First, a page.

Applications of geographic information systems (GIS) data and methods in obesity-related research

Authors

  • P. Jia,

    1. Department of Earth Observation Science, Faculty of Geo-information Science and Earth Observation (ITC), University of Twente, Enschede, The Netherlands
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    • These authors contributed equally to this work.
  • X. Cheng,

    1. Department of Geography, University at Buffalo, The State University of New York, Buffalo, NY, USA
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    • These authors contributed equally to this work.
  • H. Xue,

    1. Fisher Institute of Health and Well-being, Systems-oriented Global Childhood Obesity Intervention Program, College of Health, Ball State University, Muncie, IN, USA
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  • Y. Wang

    Corresponding author
    1. Fisher Institute of Health and Well-being, Systems-oriented Global Childhood Obesity Intervention Program, College of Health, Ball State University, Muncie, IN, USA
    2. Department of Nutrition and Health Sciences, College of Health, Ball State University, Muncie, IN, USA
    • Address for correspondence: Y Wang, Fisher Institute of Health and Well-being College of Health, Ball State University Office: HP 302E, Muncie, IN 47306, USA.

      E-mail: ywang26@bsu.edu; youfawang@gmail.com

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Summary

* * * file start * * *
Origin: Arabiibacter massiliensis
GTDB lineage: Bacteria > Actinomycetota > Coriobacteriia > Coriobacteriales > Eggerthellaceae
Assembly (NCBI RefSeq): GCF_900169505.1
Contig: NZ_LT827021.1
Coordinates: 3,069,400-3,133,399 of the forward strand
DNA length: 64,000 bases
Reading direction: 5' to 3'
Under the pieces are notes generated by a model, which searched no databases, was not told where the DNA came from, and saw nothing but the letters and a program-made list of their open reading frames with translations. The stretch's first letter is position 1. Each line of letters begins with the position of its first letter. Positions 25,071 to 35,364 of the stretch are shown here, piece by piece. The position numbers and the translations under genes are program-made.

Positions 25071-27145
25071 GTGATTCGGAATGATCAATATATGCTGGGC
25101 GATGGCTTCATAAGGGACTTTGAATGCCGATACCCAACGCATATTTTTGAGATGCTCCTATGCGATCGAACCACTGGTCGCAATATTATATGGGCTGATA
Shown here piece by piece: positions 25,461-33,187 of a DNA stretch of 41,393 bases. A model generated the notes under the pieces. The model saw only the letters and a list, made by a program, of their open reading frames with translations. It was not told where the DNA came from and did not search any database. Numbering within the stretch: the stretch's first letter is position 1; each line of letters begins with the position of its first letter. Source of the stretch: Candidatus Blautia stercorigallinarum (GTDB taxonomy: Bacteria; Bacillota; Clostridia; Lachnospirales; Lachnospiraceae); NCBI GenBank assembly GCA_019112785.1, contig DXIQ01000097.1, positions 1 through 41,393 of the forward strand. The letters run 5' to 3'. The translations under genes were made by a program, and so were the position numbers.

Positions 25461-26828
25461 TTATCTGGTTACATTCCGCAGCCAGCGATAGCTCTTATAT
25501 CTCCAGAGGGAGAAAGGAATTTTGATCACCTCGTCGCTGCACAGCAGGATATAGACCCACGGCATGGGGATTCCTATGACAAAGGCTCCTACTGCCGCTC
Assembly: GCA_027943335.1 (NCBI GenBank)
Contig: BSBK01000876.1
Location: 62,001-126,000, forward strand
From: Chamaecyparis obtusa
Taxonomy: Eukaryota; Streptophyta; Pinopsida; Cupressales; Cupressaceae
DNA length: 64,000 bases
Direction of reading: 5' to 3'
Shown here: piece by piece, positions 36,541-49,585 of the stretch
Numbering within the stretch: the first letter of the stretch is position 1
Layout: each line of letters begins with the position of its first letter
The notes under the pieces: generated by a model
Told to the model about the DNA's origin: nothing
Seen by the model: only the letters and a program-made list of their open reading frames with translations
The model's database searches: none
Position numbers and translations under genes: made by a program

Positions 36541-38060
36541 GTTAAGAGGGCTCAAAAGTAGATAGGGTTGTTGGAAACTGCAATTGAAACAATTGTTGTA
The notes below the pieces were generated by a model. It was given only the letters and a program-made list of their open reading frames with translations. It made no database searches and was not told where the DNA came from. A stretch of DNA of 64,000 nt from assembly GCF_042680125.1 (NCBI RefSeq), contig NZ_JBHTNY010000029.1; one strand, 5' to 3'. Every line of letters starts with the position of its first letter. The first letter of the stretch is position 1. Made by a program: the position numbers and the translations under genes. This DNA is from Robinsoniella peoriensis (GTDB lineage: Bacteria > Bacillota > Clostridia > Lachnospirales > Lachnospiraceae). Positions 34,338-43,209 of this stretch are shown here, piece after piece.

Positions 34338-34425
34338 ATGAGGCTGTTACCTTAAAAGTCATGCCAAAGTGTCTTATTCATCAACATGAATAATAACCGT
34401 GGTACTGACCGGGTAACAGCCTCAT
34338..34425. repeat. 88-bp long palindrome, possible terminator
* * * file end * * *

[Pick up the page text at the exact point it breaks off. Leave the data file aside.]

Geographic information systems (GIS) data/methods offer good promise for public health programs including obesity-related research. This study systematically examined their applications and identified gaps and limitations in current obesity-related research. A systematic search of PubMed for studies published before 20 May 2016, utilizing synonyms for GIS in combination with synonyms for obesity as search terms, identified 121 studies that met our inclusion criteria. We found primary applications of GIS data/methods in obesity-related research included (i) visualization of spatial distribution of obesity and obesity-related phenomena, and basic obesogenic environmental features, and (ii) construction of advanced obesogenic environmental indicators. We found high spatial heterogeneity in obesity prevalence/risk and obesogenic environmental factors. Also, study design and characteristics varied considerably across studies because of lack of established guidance and protocols in the field, which may also have contributed to the mixed findings about environmental impacts on obesity. Existing findings regarding built environment are more robust than those regarding food environment. Applications of GIS data/methods in obesity research are still limited, and related research faces many challenges. More and better GIS data and more friendly analysis methods are needed to expand future GIS applications in obesity-related research.

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